All national papers reported on the signing by President Trump and Prime Minister Abe in New York on Wednesday of a joint statement on a new bilateral trade agreement, projecting that the pact may take effect as early as the year end pending Diet approval. The two sides reportedly agreed that import tariffs on U.S. pork and beef will be immediately reduced to TPP levels. Japan also reportedly agreed to set up a low-tariff quota for American beef imports. Washington separately agreed to Japan’s eliminating a tariff-free annual quota of 70,000 tons for U.S. rice that was part of the original TPP agreement. In signing the statement, President Trump reportedly said: “This is a huge victory for America’s farmers, ranchers, and growers.” He also reportedly emphasized that it is a “fair and reciprocal” trade agreement.
The dailies noted that Tokyo obtained an assurance that Japan will remain exempt from higher U.S. auto tariffs. The two sides also reportedly agreed to continue discussions on the proposed removal of import duties on Japanese cars and components. The U.S. will also reportedly expand the low-tariff quota for Japanese beef imports. In meeting with the press ahead of the signing, PM Abe said: “The outcome of the negotiations is actually a win-win solution for Japan and the United States.”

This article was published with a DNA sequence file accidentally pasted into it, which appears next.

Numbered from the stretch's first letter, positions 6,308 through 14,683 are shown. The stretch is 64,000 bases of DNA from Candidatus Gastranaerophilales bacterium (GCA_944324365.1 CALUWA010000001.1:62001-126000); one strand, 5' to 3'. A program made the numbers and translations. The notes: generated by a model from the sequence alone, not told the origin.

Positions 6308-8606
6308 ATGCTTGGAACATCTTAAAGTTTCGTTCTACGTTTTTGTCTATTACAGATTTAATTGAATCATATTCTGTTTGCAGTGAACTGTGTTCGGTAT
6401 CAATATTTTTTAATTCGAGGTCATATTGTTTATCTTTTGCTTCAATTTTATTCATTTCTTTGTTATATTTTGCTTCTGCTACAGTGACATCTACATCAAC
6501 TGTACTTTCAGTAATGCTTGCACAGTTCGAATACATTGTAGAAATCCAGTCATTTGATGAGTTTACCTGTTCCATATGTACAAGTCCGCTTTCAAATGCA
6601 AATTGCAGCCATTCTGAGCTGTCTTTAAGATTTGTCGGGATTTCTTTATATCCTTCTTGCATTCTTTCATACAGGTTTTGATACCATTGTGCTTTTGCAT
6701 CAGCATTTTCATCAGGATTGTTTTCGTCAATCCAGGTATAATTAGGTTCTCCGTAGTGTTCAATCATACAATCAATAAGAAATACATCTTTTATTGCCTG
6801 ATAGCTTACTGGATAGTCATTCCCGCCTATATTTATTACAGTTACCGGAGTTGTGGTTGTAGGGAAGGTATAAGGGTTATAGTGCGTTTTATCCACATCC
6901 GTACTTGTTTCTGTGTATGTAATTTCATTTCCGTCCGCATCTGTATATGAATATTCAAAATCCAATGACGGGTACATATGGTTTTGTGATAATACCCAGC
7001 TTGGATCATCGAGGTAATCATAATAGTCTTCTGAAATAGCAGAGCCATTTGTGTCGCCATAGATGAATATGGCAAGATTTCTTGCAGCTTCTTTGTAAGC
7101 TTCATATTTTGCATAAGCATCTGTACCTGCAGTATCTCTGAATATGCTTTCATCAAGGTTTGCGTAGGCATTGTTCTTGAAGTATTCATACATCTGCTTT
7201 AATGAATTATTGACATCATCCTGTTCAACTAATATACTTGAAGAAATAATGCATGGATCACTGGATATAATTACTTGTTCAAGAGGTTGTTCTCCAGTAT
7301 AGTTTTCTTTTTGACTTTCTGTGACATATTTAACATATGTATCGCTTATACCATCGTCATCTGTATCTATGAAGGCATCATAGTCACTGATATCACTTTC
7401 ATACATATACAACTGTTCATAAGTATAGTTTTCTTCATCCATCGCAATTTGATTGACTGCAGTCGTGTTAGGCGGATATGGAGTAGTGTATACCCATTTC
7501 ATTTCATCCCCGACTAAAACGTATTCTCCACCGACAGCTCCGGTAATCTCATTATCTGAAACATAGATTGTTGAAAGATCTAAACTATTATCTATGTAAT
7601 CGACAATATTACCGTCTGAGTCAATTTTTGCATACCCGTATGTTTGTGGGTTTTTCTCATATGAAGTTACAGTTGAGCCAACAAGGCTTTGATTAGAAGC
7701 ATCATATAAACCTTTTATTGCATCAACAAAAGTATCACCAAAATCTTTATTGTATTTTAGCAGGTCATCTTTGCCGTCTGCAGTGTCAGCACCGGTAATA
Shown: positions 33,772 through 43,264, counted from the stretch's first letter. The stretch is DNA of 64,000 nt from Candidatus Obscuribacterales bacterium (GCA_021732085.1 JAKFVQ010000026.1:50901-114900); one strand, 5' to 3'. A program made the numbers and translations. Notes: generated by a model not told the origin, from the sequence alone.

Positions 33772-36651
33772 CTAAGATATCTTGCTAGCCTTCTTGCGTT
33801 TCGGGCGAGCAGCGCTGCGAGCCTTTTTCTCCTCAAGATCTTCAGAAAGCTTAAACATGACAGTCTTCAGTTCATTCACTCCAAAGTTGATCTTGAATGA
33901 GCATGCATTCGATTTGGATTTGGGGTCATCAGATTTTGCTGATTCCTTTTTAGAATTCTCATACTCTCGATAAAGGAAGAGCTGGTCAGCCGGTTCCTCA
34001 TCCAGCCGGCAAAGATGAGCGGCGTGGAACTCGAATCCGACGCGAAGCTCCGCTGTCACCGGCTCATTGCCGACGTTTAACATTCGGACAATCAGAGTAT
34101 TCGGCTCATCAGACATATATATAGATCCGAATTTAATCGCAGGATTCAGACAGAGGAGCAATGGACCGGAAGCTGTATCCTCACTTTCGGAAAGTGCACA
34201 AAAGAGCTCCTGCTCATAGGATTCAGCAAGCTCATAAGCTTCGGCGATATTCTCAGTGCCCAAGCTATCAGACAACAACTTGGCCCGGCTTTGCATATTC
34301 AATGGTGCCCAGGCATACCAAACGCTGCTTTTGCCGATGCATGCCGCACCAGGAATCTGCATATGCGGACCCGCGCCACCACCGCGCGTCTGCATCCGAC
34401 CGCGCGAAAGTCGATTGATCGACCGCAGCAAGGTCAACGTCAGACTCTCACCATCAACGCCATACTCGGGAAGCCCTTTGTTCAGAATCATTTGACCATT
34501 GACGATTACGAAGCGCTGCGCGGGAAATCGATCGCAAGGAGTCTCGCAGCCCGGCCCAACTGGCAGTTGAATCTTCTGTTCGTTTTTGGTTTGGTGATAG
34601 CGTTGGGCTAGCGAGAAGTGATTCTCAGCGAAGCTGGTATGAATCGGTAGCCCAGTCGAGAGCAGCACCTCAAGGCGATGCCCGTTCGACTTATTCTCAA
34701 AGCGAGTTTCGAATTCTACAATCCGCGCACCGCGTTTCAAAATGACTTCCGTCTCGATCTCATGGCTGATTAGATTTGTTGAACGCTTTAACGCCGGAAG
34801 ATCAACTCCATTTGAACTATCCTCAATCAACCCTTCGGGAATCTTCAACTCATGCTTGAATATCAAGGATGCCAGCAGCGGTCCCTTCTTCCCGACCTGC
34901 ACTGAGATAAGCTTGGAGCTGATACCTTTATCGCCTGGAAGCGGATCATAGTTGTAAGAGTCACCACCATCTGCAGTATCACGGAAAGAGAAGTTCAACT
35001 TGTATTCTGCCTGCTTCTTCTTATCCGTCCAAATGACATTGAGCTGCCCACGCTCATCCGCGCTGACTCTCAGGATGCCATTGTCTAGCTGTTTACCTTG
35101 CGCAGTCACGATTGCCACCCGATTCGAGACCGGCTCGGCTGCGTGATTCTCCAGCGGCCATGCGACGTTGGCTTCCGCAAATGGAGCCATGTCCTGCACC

Asahi opined that the deal was a “setback” from the standpoint of promoting free trade since both sides were keen to protect their domestic industries. According to the paper, the Trump administration strove to defend the farm and auto sectors with the goal of increasing jobs at home and reducing trade deficits in a bid to boost the President’s reelection campaign. The paper wrote that Japan was anxious to protect its own farm sector and at the same time was desperate to avert the imposition of high tariffs on Japanese vehicles.
Nikkei, noting that the accord will likely take effect ahead of the United States-Mexico-Canada Agreement (USMCA), asserted that this will be the first substantive trade accomplishment that President Trump will deliver to American workers and farmers. The business daily wrote that the Trump administration, which is eager to please Midwestern farmers and ranchers hurt by trade friction with China, elected to pursue with Japan a “mini deal” focused on the farm sector so as to be able to use the Trade Promotion Authority, which enables the early effectuation of a trade pact with a foreign partner by circumventing congressional screening.